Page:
Matthew Bate, “What the Future Sounded Like” (2006)
Here be a good little documentary about the synthesiser company Electronic Music Studios (London) Ltd, formed by British composers Peter Zinovieff and Tristram Cary (died 2008) and engineer David Cockerell in 1969, to create, build and sell synthesisers that could produce a wide range of musical tones and sounds yet sell at prices affordable by the public or professional musicians at least anyway. The film uses a mix of interviews with all three founders of EMS and various others including Dave Brock the guitarist of the British space-rock institution Hawkwind, old archived film reels, photographs, newspaper cuttings and some animation to build up an affectionate tribute to three early pioneers of electronic music composition and instrument production.
The documentary begins with the backgrounds of Tristram Cary and Peter Zinovieff as composers and musicians working in electronic music in the 1950s; in those days, electronic music was regarded as very avant-garde and experimental in Britain and the genre in that country was hardly developed compared to its equivalent in France, Germany and the United States. Tristram Cary briefly refers to his career as a radar engineer during World War II as a launch-pad for developing his concepts of electronic music and talks about his early work in musique concrete (a French genre of music using field recordings and found sounds) and meeting like-minded composers like Karlheinz Stockhausen in his travels in Europe. Zinovieff, descended from Russian aristocrats who fled to London after the Russian Revolution in 1917, built his own home music studio with electronic music equipment and along the way met David Cockerell. Discovering Cary, the two then found EMS with Cary and started building their first commercial synthesiser, the EMS VCS3.
Due perhaps to its limited budget, the documentary only includes one famous musician as an interviewee and that’s Dave Brock; it is disappointing that other famous musicians who used the VCS3 don’t appear to give their opinions on the instrument. Video clips of Hawkwind and a very gaudy Roxy Music wih Brian Eno playing the VCS3 enliven the film. Other famous bands known to have bought and used the VCS3 include Pink Floyd, who used it on their album “Dark Side of the Moon”, and Kraftwerk.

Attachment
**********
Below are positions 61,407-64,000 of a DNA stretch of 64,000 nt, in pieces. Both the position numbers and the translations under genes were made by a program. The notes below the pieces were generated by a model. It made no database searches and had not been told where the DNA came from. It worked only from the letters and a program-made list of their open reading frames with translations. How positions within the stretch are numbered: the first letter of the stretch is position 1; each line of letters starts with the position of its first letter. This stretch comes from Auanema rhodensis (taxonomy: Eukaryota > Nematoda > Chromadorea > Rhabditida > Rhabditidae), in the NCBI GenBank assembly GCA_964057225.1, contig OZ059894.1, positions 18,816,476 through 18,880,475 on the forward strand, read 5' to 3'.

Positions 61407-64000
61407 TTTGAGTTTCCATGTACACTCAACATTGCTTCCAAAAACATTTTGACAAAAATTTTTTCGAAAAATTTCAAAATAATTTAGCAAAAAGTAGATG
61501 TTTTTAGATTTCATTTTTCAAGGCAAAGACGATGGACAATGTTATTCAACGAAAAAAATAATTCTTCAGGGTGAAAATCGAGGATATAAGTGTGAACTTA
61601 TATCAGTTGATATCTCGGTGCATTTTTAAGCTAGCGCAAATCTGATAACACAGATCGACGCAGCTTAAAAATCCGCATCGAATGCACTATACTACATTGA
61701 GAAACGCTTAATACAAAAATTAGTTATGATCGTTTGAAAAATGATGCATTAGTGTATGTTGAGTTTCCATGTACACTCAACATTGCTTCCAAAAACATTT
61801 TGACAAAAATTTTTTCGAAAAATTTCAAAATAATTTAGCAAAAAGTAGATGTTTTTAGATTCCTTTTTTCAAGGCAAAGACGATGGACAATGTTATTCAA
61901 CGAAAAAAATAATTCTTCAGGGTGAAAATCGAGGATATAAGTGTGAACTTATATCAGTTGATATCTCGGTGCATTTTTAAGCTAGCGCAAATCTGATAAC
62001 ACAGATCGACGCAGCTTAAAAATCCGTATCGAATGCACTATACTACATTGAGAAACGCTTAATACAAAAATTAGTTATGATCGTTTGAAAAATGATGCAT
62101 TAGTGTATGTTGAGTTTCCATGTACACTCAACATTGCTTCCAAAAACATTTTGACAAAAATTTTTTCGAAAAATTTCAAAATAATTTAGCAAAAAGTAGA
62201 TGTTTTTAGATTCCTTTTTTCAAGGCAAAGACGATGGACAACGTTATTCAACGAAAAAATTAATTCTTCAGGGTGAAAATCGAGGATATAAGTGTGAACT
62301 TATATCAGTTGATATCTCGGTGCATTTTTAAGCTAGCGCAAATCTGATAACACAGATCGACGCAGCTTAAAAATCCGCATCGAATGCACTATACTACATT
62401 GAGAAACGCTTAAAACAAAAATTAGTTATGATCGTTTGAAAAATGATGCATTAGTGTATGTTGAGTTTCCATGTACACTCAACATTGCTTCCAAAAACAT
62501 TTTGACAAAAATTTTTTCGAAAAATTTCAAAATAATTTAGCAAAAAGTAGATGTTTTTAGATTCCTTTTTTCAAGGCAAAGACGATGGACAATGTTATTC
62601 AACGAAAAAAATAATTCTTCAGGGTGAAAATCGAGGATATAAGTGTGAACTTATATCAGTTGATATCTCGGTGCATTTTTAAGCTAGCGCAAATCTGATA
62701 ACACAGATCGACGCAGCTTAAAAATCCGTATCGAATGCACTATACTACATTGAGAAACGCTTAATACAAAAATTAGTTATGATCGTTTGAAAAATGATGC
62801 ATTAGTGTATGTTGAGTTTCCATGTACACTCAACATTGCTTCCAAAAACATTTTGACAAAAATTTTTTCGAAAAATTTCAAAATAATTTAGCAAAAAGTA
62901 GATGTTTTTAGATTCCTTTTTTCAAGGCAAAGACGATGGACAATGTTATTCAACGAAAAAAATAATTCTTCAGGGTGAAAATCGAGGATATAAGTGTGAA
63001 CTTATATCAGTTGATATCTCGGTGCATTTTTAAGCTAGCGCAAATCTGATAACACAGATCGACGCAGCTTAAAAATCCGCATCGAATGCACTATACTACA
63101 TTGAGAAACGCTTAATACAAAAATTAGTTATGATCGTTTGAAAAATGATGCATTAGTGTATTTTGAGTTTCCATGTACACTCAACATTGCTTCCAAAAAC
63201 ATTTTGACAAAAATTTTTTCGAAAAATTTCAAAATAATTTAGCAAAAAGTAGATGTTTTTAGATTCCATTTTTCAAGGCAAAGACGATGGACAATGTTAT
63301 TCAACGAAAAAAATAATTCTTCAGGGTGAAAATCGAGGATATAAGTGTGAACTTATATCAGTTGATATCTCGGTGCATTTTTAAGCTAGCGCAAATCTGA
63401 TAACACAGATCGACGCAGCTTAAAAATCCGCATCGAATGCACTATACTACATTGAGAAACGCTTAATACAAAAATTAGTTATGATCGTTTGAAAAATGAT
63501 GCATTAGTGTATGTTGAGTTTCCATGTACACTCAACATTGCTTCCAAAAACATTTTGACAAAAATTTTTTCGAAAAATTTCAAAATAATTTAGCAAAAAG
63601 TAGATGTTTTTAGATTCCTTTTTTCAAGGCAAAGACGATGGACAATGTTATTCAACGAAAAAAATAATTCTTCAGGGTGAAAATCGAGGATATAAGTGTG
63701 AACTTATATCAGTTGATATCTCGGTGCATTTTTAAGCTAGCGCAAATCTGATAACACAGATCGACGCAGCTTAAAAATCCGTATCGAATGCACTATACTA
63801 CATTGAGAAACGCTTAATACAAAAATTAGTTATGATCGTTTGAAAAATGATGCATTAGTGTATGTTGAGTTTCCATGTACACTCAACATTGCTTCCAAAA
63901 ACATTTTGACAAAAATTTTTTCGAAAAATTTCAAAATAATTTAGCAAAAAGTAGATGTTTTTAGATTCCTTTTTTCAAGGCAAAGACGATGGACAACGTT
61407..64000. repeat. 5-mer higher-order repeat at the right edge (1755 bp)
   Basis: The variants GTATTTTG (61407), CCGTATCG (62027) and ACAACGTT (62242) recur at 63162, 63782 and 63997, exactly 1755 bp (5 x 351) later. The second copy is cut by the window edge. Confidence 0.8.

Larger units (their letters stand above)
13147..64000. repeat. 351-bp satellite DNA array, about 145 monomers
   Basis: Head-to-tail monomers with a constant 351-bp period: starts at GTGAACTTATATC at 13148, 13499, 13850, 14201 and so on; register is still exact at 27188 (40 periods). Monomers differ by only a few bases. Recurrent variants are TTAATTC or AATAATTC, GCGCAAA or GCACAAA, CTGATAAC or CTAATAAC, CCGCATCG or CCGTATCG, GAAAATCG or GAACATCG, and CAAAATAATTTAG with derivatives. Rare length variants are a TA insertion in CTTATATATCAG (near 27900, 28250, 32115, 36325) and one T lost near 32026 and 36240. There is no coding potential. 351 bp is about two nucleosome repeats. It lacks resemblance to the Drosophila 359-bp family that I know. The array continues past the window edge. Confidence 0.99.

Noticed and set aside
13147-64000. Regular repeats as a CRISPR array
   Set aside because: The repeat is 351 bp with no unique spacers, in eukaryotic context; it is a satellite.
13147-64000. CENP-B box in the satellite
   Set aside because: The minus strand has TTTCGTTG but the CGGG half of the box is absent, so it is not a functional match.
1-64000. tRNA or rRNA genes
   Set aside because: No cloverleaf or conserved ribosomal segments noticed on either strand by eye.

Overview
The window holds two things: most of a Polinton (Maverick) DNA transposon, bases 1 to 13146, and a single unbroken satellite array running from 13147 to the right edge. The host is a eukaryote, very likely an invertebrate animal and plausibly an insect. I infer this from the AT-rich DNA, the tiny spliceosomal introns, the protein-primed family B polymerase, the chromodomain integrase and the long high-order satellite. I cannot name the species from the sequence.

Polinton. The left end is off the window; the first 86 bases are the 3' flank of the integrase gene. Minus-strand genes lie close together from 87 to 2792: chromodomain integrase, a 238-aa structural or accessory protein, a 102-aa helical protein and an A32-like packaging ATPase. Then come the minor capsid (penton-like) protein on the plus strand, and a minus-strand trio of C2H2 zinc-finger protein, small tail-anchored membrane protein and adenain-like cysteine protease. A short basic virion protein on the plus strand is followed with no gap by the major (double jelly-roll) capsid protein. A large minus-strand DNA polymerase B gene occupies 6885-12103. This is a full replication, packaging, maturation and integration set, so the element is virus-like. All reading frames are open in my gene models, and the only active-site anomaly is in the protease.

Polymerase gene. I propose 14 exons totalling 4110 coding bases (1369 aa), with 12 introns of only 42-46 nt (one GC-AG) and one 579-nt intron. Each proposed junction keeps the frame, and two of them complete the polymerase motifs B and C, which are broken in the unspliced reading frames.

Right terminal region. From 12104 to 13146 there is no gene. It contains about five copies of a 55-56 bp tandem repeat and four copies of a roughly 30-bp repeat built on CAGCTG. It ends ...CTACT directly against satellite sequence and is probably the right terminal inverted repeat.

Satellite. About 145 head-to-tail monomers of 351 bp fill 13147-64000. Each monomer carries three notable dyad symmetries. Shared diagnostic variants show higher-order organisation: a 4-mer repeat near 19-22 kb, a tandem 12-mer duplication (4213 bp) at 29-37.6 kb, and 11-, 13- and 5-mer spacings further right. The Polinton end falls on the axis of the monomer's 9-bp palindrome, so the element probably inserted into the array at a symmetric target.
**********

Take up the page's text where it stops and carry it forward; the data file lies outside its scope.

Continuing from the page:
Disappointingly the documentary doesn’t say why EMS failed to get much financial support from the British government – one suspects that Zinovieff, Cary and Cockerell should have got an accountant / office manager to look after the paperwork instead of trying to do everything themselves – and how the company became bankrupt even though its studios and equipment were much patronised by many famous rock and electronic music artists of the time. After EMS broke up, Cary returned to composing music and later emigrated to Australia where he worked at the University of Adelaide until 1986. The EMS equipment was sold or warehoused and much of it fell into ruin. Some equipment has now been restored.
The music featured in the documentary includes Cary and Zinovieff’s own compositions which are the best part of the entire film: Cary’s music doesn’t seem all that remarkable and Zinovieff’s pieces are distinguishable mainly as early digital-computer pointillist tone poems.
The film could have made a point about how isolated musicians dabbling in extreme experimental forms often can be, to the extent that each and every one has to reinvent the musical wheel for himself/herself as it were and only later discovers that other people were doing the same thing at the same time (and everybody wishing, If only I had known these people earlier!), and the level of public resistance and wariness towards a new art form in the 1950s and 60s. The film also could have stressed the difficulties EMS had in getting money, promoting and selling their product, and the reactions they might have encountered from UK government arts bodies in applying for grants. It’s possible that Cary, Zinovieff and Cockerell didn’t have much business acumen among themselves and needed help and direction in marketing and selling their product. There is nothing that might suggest the impact EMS had on experimental electronic music generally or on further technical developments in music production and recording and how the company might have affected the direction of pop and rock on one hand, and of experimental electronic music on the other.
Overall this is a good introduction to the history of electronic music and the way in which it infiltrated gradually into the public consciousness and mainstream music in the 1970s but not much more can be said about the film.